source: Zapp! English
0 Example: They didn’t seem to have problems in remembering ads. T
1 Adverts want to sell you a life style.
2 Adverts affect mainly women.
3 You can find ads everywhere.
4 The girl loves learning songs and jingles from adverts.
5 Adverts make you desire things that you don’t need.
6 The sports shoes the boy used to wear as a child were good quality.
7 Generic brands take advantage of the famous brands.
8 In New York, vans run around the neighbourhood announcing products.
OK, so when we were talking about adverts, none of us had any difficulty whatsoever, coming up with an advert that we can remember, and actually, I could probably...think of about seven or eight adverts that really stick in my mind. But do you think there’s too much, advertising nowadays? I mean you can’t move for adverts can you?
Yeah, it certainly affects the way that you look at the world and the way you see yourself even I think. There’s a common theme running through all sorts of different adverts, which is that they sell you a lifestyle and they sell you an image... I think, and they say that you need to have this product or this service in order to be, the person you should be. And I think its... it can be quite a... unpleasant experience sometimes.
Yeah, and I think that also happens a lot with body image and people always talk about body image for women, but I think it happens for women and men and...
Yeah. More so now with men than in the past I think.
Yeah, I think that’s growing too, and I think that it’s... it’s really everywhere because it’s not just like billboards, it’s... it’s on the back of the bus stations, those glass things that cover the bus stations, and... and, the most sort of upsetting thing for me about the pervasiveness.
Yeah. And then you can’t get it out of your head... of advertising is when I start to like sing a jingle or a song from an advertisement, that I didn’t know that I knew.
...and it’s on loop. Yeah.
Comes in under your subconscious...
...somehow and just pervades, inside your head.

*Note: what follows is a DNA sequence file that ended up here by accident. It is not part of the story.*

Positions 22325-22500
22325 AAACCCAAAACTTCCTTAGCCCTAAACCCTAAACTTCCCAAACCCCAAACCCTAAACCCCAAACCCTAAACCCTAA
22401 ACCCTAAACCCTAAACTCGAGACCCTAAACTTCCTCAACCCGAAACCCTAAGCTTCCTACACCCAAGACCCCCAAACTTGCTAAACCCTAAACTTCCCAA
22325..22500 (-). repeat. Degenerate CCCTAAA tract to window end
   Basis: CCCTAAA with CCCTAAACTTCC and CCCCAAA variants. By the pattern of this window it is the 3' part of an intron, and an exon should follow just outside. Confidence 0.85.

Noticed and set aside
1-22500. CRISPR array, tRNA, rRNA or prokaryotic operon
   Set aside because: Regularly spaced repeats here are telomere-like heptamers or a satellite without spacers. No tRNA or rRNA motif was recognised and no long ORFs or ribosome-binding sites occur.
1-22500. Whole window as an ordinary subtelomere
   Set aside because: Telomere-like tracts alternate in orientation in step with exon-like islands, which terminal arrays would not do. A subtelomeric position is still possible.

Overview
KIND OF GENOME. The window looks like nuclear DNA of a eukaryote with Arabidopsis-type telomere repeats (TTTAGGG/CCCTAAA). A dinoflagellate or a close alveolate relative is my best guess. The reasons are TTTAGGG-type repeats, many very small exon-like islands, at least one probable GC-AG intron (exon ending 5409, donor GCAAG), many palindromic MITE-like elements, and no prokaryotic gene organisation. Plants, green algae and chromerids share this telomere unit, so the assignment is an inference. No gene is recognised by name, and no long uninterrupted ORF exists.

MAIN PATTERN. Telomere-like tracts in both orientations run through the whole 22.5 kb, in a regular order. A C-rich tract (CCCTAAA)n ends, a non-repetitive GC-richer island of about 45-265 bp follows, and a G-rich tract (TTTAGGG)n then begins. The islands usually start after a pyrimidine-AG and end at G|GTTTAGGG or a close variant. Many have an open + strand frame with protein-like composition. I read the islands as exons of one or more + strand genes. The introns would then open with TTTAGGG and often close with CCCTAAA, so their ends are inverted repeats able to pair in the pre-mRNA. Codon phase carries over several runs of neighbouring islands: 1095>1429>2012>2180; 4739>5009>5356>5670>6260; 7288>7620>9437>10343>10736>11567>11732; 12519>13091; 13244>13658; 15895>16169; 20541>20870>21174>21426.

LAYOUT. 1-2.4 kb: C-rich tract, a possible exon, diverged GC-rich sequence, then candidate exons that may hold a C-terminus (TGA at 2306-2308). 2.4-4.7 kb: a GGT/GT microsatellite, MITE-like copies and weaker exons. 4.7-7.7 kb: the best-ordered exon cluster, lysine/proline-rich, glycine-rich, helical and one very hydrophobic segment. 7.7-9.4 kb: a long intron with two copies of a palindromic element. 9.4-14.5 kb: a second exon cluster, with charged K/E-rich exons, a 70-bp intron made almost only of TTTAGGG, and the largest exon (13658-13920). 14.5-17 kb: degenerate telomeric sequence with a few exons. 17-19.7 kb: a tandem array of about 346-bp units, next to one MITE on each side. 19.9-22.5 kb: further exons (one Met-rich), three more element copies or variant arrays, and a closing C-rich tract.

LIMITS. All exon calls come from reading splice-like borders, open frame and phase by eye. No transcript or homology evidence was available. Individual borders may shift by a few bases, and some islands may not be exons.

Yeah. And I feel sorry for parents now with kids, because, I... I, just, I... I mean it’s peer pressure and all that kind of stuff, but I think all of that originates in... in this creation... things that, you know, creating the desire for things that you don’t necessarily need, like you said. I mean, you know, the trainers, the phone, the... everywhere. You just can’t move for it.
I can remember though, when I was in high school, in the nineteen nineties, and... it was very, very important which, trainers you wore. You had to have Nike Air, it had to be Nike Air Jordan, or Reebok Pump, or Adidas Samba. Those were the only acceptable ones if you wanted to be... cool, if you wanted to, you know, play a role in the social dynamic of the, of your classmates. The shoes that you wore were incredibly important, and they were rubbish. They were really low quality shoes; they were stitched together, probably in North Africa or Bangladesh, by, people our own age I suppose.
Little kids, yeah.
Yeah, made out of really cheap materials, and they didn’t last very long.
And there were the generic brands that were, Adidas had like the three stripes that were made to look exactly like Adidas but weren’t Adidas and that just shows how important that actual brand is.
Absolutely yeah. Badidas, I remember saying Badidas.
Yeah. Something I think is interesting too, is the different ways of advertisement, like we think about magazines and, like on the television and stuff, but something that was funny for me that they don’t do or they don’t anymore do in New York, is when I got to Madrid, in my neighbourhood there were those vans, would drive around the...the neighbourhood announcing...announcing different types of like a mattress store or like a different type of product over a loudspeaker. And to me it seemed so ridiculous, like so, it seemed so obvious, and I then I thought, Well why is this any more ridiculous than any other type of advertising?
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